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Tokyo stocks sink deeper amid worries over Trump’s protectionist policy

JIJI

Stocks remained mired in a slump on the Tokyo Stock Exchange on Monday amid persistent concerns over U.S. President Donald Trump’s protectionist trade policy, with the benchmark Nikkei average briefly sinking below 21,000.

The 225-issue average shed 139.55 points, or 0.66 percent, to close at 21,042.09 — the worst finish since last Oct. 12. On Friday, the key market gauge tumbled 542.83 points.

The Topix index on all first-section issues was down 13.55 points, or 0.79 percent, at 1,694.79, the lowest level since Oct. 6 last year. It fell 31.86 points the previous trading day.

The Nikkei and Topix both extended their losing streaks to a fourth market day.

The Tokyo market opened lower, with investor sentiment battered by the yen’s continued strength against the dollar, brokers said.

Trump’s plan to impose import tariffs on steel and aluminum products, likely to be officially decided this week, was preventing investors from buying stocks, they added.

In the afternoon, the Nikkei slipped through the 21,000 threshold for the first time since Feb. 14 on an intraday basis.

After the Nikkei broke the psychologically important line, however, stocks showed some resilience thanks to buying on dips, pushing the key index back above the line, according to Yoshihiko Tabei, chief analyst at Naito Securities Co.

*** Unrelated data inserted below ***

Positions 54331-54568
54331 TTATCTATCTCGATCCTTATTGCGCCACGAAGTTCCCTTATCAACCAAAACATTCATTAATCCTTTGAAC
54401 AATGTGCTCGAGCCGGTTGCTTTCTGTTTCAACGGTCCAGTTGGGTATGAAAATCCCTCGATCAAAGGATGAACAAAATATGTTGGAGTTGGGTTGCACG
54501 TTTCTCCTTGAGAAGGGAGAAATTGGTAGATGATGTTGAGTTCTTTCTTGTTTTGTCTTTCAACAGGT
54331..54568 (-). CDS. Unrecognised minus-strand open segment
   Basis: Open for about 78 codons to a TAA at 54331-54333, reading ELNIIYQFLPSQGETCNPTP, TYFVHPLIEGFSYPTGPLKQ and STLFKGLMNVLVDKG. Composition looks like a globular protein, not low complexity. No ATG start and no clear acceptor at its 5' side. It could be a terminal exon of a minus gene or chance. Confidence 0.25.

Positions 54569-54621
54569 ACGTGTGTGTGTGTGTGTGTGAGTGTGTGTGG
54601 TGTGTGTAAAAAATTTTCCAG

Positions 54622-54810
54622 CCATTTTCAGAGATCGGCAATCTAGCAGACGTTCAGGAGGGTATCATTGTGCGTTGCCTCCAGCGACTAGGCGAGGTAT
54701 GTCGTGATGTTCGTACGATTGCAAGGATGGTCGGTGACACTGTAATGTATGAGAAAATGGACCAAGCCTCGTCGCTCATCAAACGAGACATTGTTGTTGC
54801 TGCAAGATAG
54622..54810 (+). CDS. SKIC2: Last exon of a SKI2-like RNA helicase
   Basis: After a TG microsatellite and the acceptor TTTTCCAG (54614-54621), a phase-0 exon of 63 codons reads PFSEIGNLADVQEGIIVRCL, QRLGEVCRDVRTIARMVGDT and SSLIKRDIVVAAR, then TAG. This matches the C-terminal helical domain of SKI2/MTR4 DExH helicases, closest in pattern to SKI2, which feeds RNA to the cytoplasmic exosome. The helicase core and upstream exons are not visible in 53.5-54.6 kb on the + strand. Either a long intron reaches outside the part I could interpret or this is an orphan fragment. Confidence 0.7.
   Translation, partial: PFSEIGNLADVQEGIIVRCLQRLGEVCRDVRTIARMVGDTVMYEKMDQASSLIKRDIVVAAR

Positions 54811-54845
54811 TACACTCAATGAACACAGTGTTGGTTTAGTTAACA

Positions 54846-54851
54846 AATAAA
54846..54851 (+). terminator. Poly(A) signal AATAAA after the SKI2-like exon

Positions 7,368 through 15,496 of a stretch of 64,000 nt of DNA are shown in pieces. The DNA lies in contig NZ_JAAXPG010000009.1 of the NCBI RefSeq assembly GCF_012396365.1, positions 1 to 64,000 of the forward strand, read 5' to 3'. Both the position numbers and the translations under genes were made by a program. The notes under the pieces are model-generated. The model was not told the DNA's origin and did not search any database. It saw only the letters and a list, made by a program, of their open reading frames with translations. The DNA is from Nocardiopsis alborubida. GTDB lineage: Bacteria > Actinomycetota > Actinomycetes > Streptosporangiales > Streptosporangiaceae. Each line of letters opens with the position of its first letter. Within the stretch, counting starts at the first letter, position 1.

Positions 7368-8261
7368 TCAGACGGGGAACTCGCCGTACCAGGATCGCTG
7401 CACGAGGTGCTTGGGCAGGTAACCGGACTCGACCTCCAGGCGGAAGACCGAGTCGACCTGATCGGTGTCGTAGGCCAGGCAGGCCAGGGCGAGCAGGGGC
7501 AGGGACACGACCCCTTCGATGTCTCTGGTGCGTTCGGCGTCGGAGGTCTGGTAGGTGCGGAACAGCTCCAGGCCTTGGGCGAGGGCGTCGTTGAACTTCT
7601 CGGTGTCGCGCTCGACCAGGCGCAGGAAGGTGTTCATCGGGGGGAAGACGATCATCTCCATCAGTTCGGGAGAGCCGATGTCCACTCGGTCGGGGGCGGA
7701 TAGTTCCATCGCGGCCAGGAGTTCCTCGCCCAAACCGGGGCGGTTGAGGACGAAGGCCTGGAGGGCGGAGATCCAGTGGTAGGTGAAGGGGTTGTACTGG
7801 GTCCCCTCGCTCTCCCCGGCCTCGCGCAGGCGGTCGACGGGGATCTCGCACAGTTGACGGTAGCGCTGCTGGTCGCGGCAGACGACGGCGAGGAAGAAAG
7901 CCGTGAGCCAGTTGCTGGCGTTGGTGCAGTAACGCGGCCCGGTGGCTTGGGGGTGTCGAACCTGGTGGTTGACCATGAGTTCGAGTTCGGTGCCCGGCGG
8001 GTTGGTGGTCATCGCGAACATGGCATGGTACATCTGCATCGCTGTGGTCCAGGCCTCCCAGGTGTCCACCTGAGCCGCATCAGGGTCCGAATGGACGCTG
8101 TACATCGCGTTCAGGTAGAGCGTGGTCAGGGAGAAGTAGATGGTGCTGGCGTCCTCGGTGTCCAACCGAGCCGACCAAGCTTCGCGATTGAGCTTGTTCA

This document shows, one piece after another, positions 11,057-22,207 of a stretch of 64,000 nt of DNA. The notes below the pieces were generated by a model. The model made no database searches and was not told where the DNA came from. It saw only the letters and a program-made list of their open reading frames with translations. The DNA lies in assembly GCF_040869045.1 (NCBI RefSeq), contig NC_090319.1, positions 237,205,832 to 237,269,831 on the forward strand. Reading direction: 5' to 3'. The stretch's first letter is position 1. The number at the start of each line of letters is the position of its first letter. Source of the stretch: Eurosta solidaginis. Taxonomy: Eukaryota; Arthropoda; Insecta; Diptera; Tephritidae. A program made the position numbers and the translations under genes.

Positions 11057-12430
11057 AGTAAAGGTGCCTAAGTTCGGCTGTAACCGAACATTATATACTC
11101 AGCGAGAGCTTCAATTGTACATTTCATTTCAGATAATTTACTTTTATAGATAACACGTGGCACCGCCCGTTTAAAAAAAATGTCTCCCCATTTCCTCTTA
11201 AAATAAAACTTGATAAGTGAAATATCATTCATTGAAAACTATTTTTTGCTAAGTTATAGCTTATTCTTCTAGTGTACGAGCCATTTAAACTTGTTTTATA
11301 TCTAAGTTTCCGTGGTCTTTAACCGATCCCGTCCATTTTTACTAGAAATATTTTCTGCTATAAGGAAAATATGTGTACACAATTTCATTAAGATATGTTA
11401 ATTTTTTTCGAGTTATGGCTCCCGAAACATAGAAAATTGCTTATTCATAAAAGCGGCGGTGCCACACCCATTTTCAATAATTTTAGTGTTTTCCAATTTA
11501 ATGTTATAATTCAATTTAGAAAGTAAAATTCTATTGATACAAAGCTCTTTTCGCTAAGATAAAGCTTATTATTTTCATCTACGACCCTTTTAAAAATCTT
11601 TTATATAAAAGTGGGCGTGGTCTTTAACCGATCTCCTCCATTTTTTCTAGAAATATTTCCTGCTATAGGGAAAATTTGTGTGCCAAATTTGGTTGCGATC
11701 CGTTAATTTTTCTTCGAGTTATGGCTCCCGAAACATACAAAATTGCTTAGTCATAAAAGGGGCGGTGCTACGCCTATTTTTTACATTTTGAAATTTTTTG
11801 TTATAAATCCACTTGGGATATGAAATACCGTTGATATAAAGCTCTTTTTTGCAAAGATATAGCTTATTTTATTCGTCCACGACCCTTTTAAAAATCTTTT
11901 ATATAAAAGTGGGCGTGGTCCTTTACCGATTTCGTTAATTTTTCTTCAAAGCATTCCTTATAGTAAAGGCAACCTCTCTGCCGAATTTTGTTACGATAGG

But the market failed to see follow-through buying as investors continued to worry about the Trump policy hurting global trade and economy, said Masahiro Ichikawa, senior strategist at Sumitomo Mitsui Asset Management Co.

Foreign traders’ selling also dampened the market in the afternoon, Tabei said.

Falling issues outnumbered rising ones 1,532 to 482 on the TSE’s first section, while 55 issues were unchanged.

Volume dropped to 1.51 billion shares, from Friday’s 1.60 billion.

Export-oriented names such as automakers Toyota, Honda and Subaru and technology firms Panasonic and Kyocera went down on the back of the strong yen.

Precision equipment producer V-Technology was hit by selling to lock in gains after its recent surge.

Other major losers included mobile phone carrier SoftBank Group and industrial robot maker Fanuc.

By contrast, beverage producer DyDo Group Holdings shot up 10.09 percent to a listing-to-date high on a rosy earnings prospect.

Also on the plus side were clothing retailer Fast Retailing and mobile phone carrier KDDI.

In index futures trading on the Osaka Exchange, the key March contract on the Nikkei average dropped 140 points to 20,990.